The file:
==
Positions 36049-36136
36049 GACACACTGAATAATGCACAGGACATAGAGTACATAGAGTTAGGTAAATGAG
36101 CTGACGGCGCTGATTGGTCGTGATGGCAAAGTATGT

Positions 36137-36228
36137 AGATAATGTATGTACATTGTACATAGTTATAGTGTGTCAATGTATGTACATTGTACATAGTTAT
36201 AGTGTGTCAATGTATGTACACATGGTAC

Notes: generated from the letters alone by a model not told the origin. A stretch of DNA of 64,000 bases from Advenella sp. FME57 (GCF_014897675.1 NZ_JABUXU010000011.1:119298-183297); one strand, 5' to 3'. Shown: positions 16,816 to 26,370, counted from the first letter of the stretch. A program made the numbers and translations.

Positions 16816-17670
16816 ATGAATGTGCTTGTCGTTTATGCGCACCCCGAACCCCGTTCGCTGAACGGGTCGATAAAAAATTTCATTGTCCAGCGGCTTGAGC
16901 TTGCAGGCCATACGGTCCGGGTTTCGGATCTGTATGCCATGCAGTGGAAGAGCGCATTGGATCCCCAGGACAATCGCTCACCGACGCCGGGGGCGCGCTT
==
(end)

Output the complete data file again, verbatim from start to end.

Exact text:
Positions 36049-36136
36049 GACACACTGAATAATGCACAGGACATAGAGTACATAGAGTTAGGTAAATGAG
36101 CTGACGGCGCTGATTGGTCGTGATGGCAAAGTATGT

Positions 36137-36228
36137 AGATAATGTATGTACATTGTACATAGTTATAGTGTGTCAATGTATGTACATTGTACATAGTTAT
36201 AGTGTGTCAATGTATGTACACATGGTAC

Notes: generated from the letters alone by a model not told the origin. A stretch of DNA of 64,000 bases from Advenella sp. FME57 (GCF_014897675.1 NZ_JABUXU010000011.1:119298-183297); one strand, 5' to 3'. Shown: positions 16,816 to 26,370, counted from the first letter of the stretch. A program made the numbers and translations.

Positions 16816-17670
16816 ATGAATGTGCTTGTCGTTTATGCGCACCCCGAACCCCGTTCGCTGAACGGGTCGATAAAAAATTTCATTGTCCAGCGGCTTGAGC
16901 TTGCAGGCCATACGGTCCGGGTTTCGGATCTGTATGCCATGCAGTGGAAGAGCGCATTGGATCCCCAGGACAATCGCTCACCGACGCCGGGGGCGCGCTT